Information Technology leaders and managers are often tasked with maintaining and improving the data operations of businesses. They often spend the majority of their time outing fires and finding solutions to business problems.
With all that effort spent just keeping the lights on, IT leaders don’t put enough emphasis on career development for their IT staff. It’s a shame, because such development can not only help the employee, but the business at large.
I’ve put together five ways that you can help your IT employees to advance their careers, and hinted how it can benefit the business in return.
1. Keep them learning
It is already known that continuous learning is important for career success; however, how many people actually follow through with doing that? The truth is, continuous learning is difficult for people, because the gains are often too far to see; watching your favourite show is much easier to do. You therefore have to build and encourage a learning environment.
Some ways you can do this:
- Purchase learning material such as books, magazines and videos and arrange ‘downtime’ for them to read and learn.
- Arrange regular times each week or month for staff members to share learning and knowledge. You can also create knowledge-bases for staff to write technical articles to share. In my old job, I had a wiki created on our Sharepoint server where we had all sorts of technical articles written and posted.
- Help them build labs by purchasing lab equipment, or repurposing old equipment so that they can practice what they learn without interfering with the production environment.
- Be open to mistakes, as mistakes are part of the learning process. I’m not saying encourage carelessness, but even after due diligence, stuff happens, and it’s important that everyone learns from the process.
With the constant advances in technology, IT departments who are constantly learning will be in a better position to help the business adopt those technologies, allowing it to be more competitive.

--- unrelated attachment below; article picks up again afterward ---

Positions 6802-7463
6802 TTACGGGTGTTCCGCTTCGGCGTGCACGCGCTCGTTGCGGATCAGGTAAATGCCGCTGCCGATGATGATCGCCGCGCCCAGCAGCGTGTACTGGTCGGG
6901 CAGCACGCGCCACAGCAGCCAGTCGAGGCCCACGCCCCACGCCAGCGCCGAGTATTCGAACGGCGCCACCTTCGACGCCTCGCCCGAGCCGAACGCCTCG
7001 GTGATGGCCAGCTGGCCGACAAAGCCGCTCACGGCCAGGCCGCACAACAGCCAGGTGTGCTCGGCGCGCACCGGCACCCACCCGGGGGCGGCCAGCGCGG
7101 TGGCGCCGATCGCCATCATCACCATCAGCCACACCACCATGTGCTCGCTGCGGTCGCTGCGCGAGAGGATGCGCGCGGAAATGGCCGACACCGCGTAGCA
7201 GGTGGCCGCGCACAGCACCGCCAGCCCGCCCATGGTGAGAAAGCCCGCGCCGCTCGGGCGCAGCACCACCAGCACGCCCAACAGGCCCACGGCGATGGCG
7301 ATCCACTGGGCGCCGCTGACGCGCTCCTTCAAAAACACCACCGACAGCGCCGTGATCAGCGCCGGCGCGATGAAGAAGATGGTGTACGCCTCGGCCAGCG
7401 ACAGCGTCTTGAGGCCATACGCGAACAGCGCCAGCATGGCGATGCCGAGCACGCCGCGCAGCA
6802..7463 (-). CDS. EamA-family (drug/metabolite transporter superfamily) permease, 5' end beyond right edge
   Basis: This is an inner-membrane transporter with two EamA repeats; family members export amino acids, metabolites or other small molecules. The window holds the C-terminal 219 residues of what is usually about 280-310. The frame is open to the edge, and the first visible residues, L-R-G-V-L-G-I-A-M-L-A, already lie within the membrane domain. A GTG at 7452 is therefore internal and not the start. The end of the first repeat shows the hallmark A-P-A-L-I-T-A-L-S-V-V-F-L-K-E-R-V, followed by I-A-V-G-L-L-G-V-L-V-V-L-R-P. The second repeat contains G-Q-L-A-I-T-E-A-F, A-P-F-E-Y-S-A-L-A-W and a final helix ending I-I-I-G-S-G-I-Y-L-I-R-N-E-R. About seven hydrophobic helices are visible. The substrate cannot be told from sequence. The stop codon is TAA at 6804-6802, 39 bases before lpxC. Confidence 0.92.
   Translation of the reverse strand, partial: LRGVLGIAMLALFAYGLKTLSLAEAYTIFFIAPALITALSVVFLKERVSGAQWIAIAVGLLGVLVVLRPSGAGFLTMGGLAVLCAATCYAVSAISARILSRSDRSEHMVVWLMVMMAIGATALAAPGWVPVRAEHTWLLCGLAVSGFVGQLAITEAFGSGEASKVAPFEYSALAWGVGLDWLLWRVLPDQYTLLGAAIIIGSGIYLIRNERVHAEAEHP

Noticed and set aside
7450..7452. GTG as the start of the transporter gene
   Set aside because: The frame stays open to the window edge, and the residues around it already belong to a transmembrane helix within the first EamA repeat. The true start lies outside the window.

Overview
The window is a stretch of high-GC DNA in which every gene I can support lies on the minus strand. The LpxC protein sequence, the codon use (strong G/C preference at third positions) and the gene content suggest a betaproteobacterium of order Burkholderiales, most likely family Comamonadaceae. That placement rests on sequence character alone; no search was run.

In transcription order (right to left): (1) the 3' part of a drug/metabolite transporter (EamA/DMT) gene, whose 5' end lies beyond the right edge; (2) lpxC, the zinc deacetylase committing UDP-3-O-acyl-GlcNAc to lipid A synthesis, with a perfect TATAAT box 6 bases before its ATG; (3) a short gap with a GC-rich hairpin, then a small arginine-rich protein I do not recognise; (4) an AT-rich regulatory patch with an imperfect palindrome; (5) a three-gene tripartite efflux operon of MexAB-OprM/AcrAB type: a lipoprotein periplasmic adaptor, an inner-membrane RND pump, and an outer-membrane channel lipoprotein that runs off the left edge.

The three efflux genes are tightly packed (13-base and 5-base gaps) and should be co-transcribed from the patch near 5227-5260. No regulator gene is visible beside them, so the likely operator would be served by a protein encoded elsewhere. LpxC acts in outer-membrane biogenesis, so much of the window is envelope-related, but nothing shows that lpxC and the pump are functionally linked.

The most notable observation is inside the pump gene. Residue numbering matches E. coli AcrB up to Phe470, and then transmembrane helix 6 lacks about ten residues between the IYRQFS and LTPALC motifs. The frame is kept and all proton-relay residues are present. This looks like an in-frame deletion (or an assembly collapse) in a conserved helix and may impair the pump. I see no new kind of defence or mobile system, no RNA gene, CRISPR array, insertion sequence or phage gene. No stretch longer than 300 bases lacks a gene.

2. Give them responsibilities and authority
One of the greatest boost to any career is the realisation that the individual alone is responsible for their own growth. Being put into positions of responsibility and authority helps develop those skills that will be useful to both them and the business.
Give them the opportunity to bring ideas to the table and give them the responsibility to carry them out. Give them the authority to make decisions on projects that they lead with limits, for example, making the choice on a hardware purchase or coming up with the design for the WAN. Guide them, but ultimately allow them to make the final decision.
Such a distributed way of decision making also helps the business to turnaround projects faster, as there is no bottleneck in the decision process. Projects will complete faster, and the business will have a faster return on their investment.
3. Encourage them to grow their network
Networks are important for career and business growth. By network, I mean social networks, and not the data kind — just in case there was any confusion.
Help them to build the soft skills necessary to communicate better and build relationships. This will also help them to be more effective in the workplace as well as in life.
Encourage them to expand their networks outside of the workplace. Send them to seminars and conferences and encourage them to meet and keep in touch with other attendees. These expanded networks allows them to tap into resources they (and you) may not otherwise have access to in solving business issues.
4. Help them to move up — or move on
Career growth implies a movement upwards in the company hierarchy. While some companies are dispensing of multi-level organisational charts, and moving to a flatter organisation, or even a holacracy, most organisations still have defined levels. Even if you may not have multiple levels, you can give additional responsibilities.
Employees wanting to grow their careers will naturally want to get higher jobs, both with more responsibility and more pay. As the business grows, positions may open up, or more responsibilities may be added that causes positions to be created; encourage them to apply.
If there is no space to grow up, then it may mean that you have a difficult decision to make — encourage them to move out, whether it’s from the department or the organisation. Keeping an employee’s job growth stagnant disadvantages both the employee and the organisation; as employees become ‘comfortable’, they will not bring in more value for the business.
5. Grow yourself
Your own leadership growth also plays an important role in developing strong employees. Don’t underestimate your own role in the growth of those around you.
Coincidently, the above four sets of tasks will also help you grow your own leadership skills in the process. It’s as Jack Welch said, “Before you are a leader, success is all about growing yourself. When you become a leader, success is all about growing others.”
Do you know of any other ways that you can help employees to grow their careers? How about ideas on how you’ve grown your own careers? Add them to the comment section below.